SOMETIMES critics get it wrong. Very wrong. Back in 1895, a journalist writing in this newspaper – then called the Glasgow Herald – had this to say about Charles Rennie Mackintosh’s radical design for Glasgow School of Art: “I cannot perceive that this type of architecture will command any permanent admiration.”

Just over a century later, the Renfrew Street structure was voted Britain’s best building of the last 175 years, highlighting not only how mistaken our critic was, but how renowned Mackintosh and his work has become, winning him legions of admirers around the world, including the likes of Brad Pitt, Barbra Streisand and Princess Margaret.

It took time for the world to catch up with Mackintosh’s pioneering and very modern aesthetic vision, not least in the Victorian city of his birth, but the deep-rooted creative bond he cultivated with Glasgow is now acknowledged globally, celebrated in similar terms as Gaudi’s relationship with Barcelona and Frank Lloyd Wright’s association with Chicago.

Indeed, Glasgow’s cultural transformation and reinvention over the last 30 years coincided with the growing appreciation of Mackintosh’s work as an architect, designer and artist; at the same time as “Toshie”, as he was affectionately known by friends, was giving Glaswegians pride in their built heritage, he was also helping them redefine and re-imagine themselves in more creative terms.

But familiarity can sometimes lead to complacency, and those of us who live in or regularly visit Glasgow are perhaps guilty of taking his contribution to art, design and architecture for granted. How many of us walk past his buildings every day without looking up to take in their beauty? And how many of us covet great architecture and design abroad while forgetting to explore what’s on our doorstep?

READ MORE: Twelve places to visit to discover Mackintosh's life and work

This sense of reminding ourselves why he still matters is at the heart of the Mackintosh 150 celebrations, which brings together an array of exhibitions and events across Glasgow and beyond. The diverse programme encourages us to look again at the legacy and influence of Mackintosh – born in Townhead, Glasgow, in 1868 – to rediscover the buildings, designs and items we already love, and find new favourites amid the fully restored works going on show this year for the first time.

The exhibition at Kelvingrove Art Gallery and Museum in Glasgow, which runs till August, showcases the astonishing breadth not only of Mackintosh’s talent, but that of the many other artists, designers and associates who worked with him to create the Glasgow Style that would make such an impact across Europe in the early 20th century.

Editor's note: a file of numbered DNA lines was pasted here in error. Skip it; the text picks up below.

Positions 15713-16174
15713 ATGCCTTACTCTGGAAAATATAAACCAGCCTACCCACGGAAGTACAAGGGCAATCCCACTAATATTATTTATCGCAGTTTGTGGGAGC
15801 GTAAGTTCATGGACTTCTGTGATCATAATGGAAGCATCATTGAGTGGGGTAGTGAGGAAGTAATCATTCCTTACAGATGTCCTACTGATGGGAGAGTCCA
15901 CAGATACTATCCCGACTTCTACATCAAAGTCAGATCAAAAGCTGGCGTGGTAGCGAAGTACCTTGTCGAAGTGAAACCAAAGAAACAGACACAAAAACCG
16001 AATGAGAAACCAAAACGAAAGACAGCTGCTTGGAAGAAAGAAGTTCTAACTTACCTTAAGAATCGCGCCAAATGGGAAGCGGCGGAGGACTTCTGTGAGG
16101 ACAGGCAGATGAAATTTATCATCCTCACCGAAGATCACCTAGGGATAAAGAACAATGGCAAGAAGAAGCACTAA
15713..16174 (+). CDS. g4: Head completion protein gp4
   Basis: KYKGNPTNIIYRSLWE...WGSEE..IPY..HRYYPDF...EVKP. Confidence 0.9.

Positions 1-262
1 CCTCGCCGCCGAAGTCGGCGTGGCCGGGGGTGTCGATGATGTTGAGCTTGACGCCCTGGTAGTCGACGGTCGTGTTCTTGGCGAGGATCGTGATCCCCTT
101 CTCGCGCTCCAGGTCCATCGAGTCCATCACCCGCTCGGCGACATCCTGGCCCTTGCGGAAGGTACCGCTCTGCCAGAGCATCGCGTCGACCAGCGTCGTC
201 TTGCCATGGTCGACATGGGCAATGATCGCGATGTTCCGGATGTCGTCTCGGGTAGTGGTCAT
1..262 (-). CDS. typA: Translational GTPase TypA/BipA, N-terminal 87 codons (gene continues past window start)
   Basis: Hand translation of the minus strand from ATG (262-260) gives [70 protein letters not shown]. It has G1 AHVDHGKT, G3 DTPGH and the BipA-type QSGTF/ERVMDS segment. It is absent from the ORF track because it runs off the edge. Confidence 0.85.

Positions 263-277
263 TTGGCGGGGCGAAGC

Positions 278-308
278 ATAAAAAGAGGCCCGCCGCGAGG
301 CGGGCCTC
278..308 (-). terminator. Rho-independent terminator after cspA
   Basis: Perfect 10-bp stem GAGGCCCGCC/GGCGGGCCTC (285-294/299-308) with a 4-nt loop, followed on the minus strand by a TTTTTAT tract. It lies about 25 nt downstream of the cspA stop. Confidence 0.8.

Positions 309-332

In June, Kate Cranston’s Willow Tea Rooms in Sauchiehall Street, Glasgow, will re-open after a £10m facelift, while in October, Mackintosh’s stunning oak design for her tea room in the city’s Ingram Street will be the centrepiece of the Scottish Design Galleries at the new V&A museum in Dundee.

At the same time, with two of Mackintosh’s architectural masterpieces – Glasgow School of Art and Hill House – either being restored or in need of major work, Mackintosh 150 organisers hope to focus minds on ensuring his legacy is preserved.

According to Stuart Robertson, director of the Charles Rennie Mackintosh Society, based at Glasgow’s Queen's Cross Church, one of Mackintosh’s first major commissions as a young architect and designer, part of the enduring appeal lies in his spirit of modernity.

“There’s something about Mackintosh’s designs that are utterly timeless,” he explains. “They are still look very contemporary today, but 100 years ago they were truly revolutionary. Take, for example, the domestic rooms of his own house, which have been recreated at the Hunterian Art Gallery. You only have to visit the Tenement House museum in Glasgow, a recreation of a typical interior of the time, to see how radical Mackintosh was. They represent two different stratospheres.

“Mackintosh advocated simplicity and decluttering, which was a pioneering approach at the time. Habitat founder Terence Conran, who had a big influence on our current ideas around interior design, was very influenced by Mackintosh. The world was still picking up on Mackintosh’s ideas 70 or 80 years after he’d created them.”

Robertson believes Mackintosh was also a pioneer in terms of the positive social and psychological effects he wanted architecture and design to evoke.

“He was an all-round talent who thought in terms of complete buildings and rooms. We see this very clearly at Scotland Street School in Glasgow, where he was trying to create a stimulating environment for the children to learn in, hoping his design would encourage them to be imaginative.